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March 29, 2006
Handout on transformations and isometries. (Note: This is an edited version of a the handout given out in class on Monday and Wednesday.)
In class, we experimented with folding paper to visualize the Three-Reflection Theorem (your textbook, page 62).
See the handoutsused in class: 1) a rotation and 2) a glide reflection.
Hand in Friday March 31. Exercises 4.5, 4.6, 4.7 and 4.8 from the second handout on coordinates. Use the diagram here to illustrate your argument in 4.5 and 4.6.
I have given a lot of advice on how to do these problems in class. One thing that I did not warn you about is that we need to stretch the meaning of the word parallel just slightly. In the following theorems, we will say that lines l and m (in the plane) are parallel if they have no points in common or if they are the same line. As you can easily check, the facts about parallels that are used in the following---mainly theorems about transverals---remain true with this slightly more general meaning.
For 4.5: Assume that A (respectively, A') has smaller x-coordinate that B (respectively, B'). (4.1 allows us to make this assumption.) Then we can use the diagram that I provided. Assume lines AB and A'B' are parallel. Draw lines as in the diagram. Use facts about parallel lines to conclude that triangles ABC and A'B'C' are similar, where C (repectively C') is the point where the line through A parallel to the x-axis meets the line through B paralle to the y-axis. Explain why it follows from this that |BC| / |AC| = |B'C'| / |A'C'|. Finally, use the fact that for each coordinate system, there is a constant k such that m(A, B) = k |BC| / |AC| to conclude that m(A,B) = m(A', B').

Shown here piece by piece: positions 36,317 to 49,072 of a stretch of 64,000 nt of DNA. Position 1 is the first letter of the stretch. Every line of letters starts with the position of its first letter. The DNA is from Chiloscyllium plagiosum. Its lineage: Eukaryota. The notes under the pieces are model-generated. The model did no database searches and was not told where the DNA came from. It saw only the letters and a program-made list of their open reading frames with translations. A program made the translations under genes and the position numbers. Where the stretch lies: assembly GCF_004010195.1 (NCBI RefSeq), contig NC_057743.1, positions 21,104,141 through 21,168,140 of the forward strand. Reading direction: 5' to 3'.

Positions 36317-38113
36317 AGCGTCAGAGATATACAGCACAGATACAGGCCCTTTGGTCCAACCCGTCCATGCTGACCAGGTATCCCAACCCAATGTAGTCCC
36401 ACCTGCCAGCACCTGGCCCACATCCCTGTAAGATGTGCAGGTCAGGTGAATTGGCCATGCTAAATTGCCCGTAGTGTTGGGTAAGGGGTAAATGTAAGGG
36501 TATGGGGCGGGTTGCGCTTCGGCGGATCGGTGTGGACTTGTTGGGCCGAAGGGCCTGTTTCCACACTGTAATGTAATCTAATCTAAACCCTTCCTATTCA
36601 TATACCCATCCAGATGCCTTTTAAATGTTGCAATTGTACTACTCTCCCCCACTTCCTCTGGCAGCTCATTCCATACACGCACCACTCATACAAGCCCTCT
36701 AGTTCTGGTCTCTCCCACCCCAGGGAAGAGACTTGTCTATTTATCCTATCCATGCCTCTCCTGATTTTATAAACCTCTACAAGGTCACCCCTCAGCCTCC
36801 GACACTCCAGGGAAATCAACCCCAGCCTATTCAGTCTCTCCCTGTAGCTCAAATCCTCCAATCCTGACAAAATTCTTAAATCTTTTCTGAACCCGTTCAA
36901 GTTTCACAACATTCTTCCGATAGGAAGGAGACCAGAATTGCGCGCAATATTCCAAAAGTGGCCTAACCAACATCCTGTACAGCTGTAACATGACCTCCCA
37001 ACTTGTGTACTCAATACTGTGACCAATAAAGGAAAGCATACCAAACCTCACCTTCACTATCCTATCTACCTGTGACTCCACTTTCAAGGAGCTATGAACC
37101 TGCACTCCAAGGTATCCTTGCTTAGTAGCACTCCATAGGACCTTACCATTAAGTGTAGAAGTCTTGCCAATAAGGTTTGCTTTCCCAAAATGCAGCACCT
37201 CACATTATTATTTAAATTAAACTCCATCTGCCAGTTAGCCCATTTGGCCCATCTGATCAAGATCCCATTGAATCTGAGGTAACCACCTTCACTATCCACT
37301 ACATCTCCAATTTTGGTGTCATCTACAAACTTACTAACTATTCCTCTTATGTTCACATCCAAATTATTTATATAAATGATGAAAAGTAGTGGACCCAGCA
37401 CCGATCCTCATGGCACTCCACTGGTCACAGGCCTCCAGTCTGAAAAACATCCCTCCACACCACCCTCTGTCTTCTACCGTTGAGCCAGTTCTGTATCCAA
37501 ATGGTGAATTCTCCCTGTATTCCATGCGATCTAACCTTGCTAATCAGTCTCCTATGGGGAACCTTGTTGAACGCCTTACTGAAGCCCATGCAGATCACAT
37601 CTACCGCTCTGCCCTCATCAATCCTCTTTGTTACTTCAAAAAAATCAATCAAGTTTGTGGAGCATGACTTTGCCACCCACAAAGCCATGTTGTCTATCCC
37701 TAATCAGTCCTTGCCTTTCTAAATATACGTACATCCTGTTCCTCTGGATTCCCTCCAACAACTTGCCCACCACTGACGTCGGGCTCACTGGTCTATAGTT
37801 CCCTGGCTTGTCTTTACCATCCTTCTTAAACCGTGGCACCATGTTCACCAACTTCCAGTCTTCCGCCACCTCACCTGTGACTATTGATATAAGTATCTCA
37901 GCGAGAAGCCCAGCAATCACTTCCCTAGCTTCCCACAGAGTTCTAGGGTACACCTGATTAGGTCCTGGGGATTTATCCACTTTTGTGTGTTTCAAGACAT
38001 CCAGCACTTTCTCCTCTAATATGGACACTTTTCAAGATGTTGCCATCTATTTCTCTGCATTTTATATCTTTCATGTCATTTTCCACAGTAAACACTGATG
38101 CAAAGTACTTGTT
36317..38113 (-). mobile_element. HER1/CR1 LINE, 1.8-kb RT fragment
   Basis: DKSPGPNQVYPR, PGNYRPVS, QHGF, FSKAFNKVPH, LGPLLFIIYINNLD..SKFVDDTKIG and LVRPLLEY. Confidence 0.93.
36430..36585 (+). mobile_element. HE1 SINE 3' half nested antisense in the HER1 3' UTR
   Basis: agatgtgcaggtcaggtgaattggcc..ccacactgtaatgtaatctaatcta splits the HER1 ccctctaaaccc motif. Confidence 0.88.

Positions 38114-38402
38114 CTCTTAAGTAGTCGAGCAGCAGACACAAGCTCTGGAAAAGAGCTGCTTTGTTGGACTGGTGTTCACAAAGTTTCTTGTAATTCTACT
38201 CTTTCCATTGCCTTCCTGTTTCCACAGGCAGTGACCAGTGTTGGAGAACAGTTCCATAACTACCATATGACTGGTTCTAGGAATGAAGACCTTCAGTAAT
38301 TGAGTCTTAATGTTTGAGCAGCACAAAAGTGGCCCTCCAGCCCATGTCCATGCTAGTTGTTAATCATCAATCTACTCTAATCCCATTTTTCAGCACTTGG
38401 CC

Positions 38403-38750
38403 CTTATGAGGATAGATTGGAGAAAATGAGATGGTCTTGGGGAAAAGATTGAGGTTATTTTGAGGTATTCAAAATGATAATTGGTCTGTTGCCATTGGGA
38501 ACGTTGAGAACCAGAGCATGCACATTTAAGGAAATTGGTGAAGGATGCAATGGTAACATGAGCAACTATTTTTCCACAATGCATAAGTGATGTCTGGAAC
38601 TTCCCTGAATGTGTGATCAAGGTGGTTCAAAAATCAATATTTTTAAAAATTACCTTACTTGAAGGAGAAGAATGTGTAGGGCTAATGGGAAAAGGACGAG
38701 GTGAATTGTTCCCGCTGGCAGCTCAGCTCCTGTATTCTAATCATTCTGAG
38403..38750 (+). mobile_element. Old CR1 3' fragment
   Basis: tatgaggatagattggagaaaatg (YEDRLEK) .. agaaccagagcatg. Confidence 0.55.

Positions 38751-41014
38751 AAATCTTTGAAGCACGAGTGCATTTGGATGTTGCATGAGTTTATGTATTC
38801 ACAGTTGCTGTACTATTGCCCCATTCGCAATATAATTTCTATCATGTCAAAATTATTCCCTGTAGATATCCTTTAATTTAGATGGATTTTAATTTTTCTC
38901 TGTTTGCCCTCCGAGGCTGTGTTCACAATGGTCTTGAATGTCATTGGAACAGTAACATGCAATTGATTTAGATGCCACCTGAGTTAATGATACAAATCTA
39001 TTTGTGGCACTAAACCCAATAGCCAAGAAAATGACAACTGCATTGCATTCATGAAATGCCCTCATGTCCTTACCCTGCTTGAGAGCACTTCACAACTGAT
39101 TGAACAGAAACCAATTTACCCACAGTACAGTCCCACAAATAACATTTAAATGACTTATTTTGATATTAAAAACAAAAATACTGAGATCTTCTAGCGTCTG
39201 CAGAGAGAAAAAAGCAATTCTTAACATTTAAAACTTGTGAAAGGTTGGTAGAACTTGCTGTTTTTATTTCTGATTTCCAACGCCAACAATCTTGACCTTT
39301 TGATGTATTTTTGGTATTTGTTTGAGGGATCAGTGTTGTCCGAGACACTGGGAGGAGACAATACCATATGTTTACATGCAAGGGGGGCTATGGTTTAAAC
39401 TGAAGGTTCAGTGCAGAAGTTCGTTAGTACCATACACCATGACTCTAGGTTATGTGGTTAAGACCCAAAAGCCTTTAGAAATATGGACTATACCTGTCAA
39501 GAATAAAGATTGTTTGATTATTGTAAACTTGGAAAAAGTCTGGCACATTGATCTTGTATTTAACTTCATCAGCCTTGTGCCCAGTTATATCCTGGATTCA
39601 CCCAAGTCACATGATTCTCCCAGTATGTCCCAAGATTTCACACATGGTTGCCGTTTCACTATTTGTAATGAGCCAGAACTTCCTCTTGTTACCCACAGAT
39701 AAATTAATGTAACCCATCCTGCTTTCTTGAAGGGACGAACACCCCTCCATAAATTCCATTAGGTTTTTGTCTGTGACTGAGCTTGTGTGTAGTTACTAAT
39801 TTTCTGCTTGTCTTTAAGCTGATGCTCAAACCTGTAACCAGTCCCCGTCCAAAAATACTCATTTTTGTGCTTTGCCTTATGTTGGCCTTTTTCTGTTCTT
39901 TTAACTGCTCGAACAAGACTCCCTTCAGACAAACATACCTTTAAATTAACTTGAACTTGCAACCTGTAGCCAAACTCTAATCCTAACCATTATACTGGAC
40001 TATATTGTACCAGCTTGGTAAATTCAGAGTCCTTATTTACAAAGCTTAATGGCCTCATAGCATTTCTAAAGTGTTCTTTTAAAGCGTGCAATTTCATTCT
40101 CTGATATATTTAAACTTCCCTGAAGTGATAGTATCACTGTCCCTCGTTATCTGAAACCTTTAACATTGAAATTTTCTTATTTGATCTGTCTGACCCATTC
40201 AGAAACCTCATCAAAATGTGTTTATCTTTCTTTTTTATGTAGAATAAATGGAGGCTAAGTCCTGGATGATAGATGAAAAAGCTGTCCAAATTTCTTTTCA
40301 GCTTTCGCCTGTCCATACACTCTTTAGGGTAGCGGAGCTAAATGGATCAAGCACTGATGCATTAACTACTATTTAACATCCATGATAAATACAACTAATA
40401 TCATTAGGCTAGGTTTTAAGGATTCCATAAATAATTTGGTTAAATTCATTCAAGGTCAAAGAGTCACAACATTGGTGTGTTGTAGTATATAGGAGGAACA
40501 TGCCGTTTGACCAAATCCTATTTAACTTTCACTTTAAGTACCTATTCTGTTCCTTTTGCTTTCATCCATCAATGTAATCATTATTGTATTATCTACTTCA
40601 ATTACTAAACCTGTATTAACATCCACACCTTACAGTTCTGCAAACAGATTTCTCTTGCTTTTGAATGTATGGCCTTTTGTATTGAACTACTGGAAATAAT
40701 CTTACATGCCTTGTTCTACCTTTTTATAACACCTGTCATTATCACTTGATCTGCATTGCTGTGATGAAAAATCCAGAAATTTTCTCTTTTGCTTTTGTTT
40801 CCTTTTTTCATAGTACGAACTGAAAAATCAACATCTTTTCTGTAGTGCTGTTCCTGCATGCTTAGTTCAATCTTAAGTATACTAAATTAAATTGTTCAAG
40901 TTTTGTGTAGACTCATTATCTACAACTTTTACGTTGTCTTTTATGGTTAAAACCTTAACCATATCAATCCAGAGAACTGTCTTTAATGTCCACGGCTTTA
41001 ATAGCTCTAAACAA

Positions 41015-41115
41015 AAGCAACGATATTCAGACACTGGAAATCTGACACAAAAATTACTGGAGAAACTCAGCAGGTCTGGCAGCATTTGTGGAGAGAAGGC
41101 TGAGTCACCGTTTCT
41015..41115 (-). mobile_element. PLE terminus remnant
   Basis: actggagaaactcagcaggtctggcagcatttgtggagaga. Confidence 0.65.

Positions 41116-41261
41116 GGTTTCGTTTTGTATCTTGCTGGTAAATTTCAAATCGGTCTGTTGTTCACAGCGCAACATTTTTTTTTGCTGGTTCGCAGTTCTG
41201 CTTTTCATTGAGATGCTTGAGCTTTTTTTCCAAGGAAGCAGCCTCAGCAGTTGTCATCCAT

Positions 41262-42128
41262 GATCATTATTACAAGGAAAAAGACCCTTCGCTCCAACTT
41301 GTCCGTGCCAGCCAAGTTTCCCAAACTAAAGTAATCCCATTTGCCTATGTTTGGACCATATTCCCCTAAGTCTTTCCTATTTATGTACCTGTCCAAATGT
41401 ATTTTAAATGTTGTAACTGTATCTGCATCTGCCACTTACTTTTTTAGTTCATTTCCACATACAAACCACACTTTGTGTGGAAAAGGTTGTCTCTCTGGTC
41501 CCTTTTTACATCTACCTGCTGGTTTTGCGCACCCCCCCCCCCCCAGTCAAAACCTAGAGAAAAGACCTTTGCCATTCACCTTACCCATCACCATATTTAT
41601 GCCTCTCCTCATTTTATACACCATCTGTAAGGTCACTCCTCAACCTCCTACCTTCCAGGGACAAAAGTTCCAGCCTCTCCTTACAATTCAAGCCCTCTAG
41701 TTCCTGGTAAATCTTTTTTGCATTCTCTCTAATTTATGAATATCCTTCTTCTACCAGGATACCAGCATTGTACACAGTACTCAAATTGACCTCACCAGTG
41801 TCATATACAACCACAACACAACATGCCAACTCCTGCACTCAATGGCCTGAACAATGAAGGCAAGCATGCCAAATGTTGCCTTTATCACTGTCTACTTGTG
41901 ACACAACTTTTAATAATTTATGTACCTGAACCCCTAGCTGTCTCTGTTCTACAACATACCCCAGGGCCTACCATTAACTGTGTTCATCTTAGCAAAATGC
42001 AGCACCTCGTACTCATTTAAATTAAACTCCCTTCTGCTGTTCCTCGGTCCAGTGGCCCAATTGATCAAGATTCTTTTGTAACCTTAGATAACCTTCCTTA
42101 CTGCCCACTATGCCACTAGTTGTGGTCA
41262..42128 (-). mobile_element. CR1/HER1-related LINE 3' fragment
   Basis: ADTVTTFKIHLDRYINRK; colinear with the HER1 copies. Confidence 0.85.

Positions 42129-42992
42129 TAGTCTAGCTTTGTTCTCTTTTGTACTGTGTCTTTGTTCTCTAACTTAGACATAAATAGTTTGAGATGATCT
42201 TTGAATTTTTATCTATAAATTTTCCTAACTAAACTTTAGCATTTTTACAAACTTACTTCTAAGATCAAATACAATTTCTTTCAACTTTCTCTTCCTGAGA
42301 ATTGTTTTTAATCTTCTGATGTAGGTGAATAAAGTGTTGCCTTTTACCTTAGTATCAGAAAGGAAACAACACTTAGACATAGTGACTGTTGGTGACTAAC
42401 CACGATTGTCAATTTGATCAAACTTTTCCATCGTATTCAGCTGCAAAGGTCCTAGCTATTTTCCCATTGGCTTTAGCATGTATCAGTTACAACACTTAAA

For 4.6: The argument for 4.5 can be taken backwards. You will use the SAS criterion for triangle similarity, and from the similarity of two the traingles and the other parallelism conditions, it will follow that AB || A'B'.
For 4.7: The argument is almost exacly the same as 4.6, but the diagram looks different enough to warrant making a new picture.
For 4.8: Line AB is parallel to line BC if and only if these are the same line (since both contain B, so the only way for them to be parallel is to coincide).